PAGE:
127 Hours


Bloody hell! It made me squirm, grit my teeth and in the end it even made me cry. It was bloody brilliant!

One weekend Aaron Ralston (James Franco) sets out on a hiking, climbing trip, without telling anyone where he’s going.Whilst canyoneering alone near Moab, Utah  he becomes trapped under a boulder and resorts to desperate measures in order to survive his 127 hours ordeal.

I guess the obvious way to tackle this subject might be a documentary like Touching the Void (also brilliant and thematically very similar.)  But  Danny Boyle goes for a dramatic, totally immersive cinematic approach.

The film is kinetic from start to finish, a non stop ride, that reflects Ralston personality. Even in the potentially boring mid section of a guy stuck under a rock for fifty minutes, they have created such well planned, flowing scenes and brilliant original visual conceits, that the film never flags for a moment. They exploit every prop and angle and sound to make things continually move forward at an adrenaline inducing pace. The editing cleverly mixes the flashbacks and the present, and as Aaron become more and more disorientated sounds and people bleed from the past directly into the canyon around him. James Franco gives a stellar performance, on screen constantly for the whole movie he is totally real, engaging and believable.


Aaron realises how selfish he’s been and how he loves his life and family too much to give up. He decides he can’t die here alone in this canyon. So he cuts off his own arm in order to escape.

It’s a classic story of death and rebirth. In order to move on and survive you have to make the difficult choice to leave part of yourself behind. Although here that part has to be literally hacked off with a blunt penknife in gruesome bloody, bone crunching, nerve jangling detail.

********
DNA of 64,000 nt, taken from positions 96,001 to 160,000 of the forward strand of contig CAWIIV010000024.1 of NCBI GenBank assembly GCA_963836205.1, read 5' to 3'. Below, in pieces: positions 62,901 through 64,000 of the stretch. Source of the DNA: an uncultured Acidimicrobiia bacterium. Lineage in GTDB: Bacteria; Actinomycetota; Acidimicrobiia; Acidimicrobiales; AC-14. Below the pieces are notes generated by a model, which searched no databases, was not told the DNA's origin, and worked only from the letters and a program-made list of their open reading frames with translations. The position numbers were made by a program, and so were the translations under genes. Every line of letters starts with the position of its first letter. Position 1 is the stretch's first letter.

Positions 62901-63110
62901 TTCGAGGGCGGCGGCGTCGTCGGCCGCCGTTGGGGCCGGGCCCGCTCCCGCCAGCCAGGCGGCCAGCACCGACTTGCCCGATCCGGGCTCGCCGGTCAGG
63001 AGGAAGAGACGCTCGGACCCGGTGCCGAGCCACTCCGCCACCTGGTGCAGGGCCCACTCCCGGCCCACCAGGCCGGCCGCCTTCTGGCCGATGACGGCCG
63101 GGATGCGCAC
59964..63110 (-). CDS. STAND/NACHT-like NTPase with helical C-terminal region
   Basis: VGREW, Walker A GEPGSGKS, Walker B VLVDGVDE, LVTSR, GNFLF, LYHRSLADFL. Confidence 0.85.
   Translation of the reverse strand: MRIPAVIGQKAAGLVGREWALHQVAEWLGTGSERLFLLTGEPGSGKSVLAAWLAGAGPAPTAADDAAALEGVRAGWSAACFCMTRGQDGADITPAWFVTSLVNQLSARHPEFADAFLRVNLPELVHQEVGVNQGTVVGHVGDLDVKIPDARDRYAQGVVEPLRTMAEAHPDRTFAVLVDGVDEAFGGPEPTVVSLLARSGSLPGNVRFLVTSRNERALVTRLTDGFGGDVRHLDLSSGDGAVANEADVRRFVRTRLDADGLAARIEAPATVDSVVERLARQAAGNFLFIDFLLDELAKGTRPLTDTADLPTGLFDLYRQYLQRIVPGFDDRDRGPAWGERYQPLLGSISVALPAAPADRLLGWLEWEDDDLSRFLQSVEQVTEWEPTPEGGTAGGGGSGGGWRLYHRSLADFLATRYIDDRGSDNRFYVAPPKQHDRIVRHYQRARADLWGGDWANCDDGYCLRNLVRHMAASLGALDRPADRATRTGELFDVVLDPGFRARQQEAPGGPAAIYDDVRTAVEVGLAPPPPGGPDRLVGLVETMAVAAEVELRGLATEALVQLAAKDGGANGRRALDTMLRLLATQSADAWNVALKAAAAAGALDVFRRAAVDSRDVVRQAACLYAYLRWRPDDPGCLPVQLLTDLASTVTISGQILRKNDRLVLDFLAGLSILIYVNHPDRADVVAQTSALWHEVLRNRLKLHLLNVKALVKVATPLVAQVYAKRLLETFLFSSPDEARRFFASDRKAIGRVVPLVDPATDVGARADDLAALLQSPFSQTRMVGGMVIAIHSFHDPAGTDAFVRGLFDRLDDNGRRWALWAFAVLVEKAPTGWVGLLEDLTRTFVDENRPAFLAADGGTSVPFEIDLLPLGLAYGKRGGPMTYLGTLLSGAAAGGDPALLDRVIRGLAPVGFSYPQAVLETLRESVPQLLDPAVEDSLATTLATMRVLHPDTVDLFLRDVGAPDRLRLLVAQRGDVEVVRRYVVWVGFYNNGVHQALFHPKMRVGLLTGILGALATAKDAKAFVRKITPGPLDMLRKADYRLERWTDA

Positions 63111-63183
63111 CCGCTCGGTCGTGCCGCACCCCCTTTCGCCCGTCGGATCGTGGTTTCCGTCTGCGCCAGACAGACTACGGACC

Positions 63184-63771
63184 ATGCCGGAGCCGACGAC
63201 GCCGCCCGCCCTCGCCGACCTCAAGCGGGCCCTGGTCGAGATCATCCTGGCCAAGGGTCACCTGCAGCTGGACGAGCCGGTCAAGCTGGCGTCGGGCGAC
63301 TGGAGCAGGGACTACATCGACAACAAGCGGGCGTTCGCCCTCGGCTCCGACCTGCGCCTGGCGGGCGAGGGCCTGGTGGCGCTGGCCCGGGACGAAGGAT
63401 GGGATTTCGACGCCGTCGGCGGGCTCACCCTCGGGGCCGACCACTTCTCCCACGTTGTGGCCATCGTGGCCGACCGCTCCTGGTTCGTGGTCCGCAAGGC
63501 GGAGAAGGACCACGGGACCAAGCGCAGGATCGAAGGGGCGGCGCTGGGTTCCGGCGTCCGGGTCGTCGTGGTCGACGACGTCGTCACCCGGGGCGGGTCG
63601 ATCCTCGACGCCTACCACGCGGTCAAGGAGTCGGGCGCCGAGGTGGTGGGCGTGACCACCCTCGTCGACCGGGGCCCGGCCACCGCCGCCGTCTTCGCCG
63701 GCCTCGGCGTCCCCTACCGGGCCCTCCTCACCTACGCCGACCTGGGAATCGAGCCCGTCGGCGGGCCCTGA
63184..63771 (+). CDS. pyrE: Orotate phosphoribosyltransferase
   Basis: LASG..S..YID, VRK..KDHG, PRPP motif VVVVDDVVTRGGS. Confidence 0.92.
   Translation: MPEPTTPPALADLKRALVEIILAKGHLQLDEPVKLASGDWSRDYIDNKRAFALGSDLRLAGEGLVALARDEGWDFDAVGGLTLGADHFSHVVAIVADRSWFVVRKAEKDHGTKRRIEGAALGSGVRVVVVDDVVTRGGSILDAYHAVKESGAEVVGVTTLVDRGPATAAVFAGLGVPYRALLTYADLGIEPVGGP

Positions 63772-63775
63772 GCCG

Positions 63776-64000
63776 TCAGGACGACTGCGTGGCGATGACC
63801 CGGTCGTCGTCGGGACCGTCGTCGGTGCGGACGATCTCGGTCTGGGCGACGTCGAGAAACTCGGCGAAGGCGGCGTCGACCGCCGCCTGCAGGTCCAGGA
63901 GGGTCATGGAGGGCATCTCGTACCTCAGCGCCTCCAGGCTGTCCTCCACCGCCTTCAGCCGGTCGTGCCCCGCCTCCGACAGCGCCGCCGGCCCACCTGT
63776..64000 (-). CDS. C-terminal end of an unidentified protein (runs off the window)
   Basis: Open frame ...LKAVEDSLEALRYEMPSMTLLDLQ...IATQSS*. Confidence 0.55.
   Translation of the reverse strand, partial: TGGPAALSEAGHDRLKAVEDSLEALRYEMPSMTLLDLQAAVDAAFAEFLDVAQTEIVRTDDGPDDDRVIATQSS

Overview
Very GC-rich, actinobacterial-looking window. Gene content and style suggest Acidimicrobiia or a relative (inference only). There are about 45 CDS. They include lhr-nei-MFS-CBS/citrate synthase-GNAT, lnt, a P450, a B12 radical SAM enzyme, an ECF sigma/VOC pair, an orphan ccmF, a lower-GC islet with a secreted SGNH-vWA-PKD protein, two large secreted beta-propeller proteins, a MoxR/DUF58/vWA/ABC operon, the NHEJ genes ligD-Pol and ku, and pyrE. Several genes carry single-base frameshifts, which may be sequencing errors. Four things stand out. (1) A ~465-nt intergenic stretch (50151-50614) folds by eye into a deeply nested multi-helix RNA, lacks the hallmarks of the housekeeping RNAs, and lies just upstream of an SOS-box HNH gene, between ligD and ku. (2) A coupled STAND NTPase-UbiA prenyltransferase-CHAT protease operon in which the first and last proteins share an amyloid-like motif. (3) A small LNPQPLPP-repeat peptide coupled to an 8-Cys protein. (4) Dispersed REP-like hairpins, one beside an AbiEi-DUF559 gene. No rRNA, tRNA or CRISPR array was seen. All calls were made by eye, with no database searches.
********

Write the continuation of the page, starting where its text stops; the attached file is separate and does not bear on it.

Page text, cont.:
In an uplifting ending he staggers into the light of the trail and is helped back to the world by people – friendly hikers and I bawled my eyes out when we saw him with his friends and family at the end, because he’d looked death and despair in the face and in the end (to quote another Danny Boyle film) ‘he chose life.’

Blue Valentine

We went to see this a couple of days ago.  A really well made film that alternates between the story of how a couple got together and their break up. In conception a bit like 5 x 2 by Ozon in feel a bit like Cassavettes.

The film is concerned with the subtext and undercurrents of the character’s relationships and both actors add so much  to this with believable intimate performances. I thought it was a great up until the ending, which felt a little flat, I’m not sure why. Maybe because the resolution feels like a bad compromise for both characters rather than a positive decision that they make. Though it was probably the right one given the state of things! Also the end titles which are glossily animated felt very artificial and Hollywood, pasted on the end of this social-realist drama.

However the performances are so engaging and kudos to the director and actors for that. I really think that both actors are supremely talented. Michelle William’s bares her soul and Ryan Gosling gives real depth to what could have been a one dimensional character.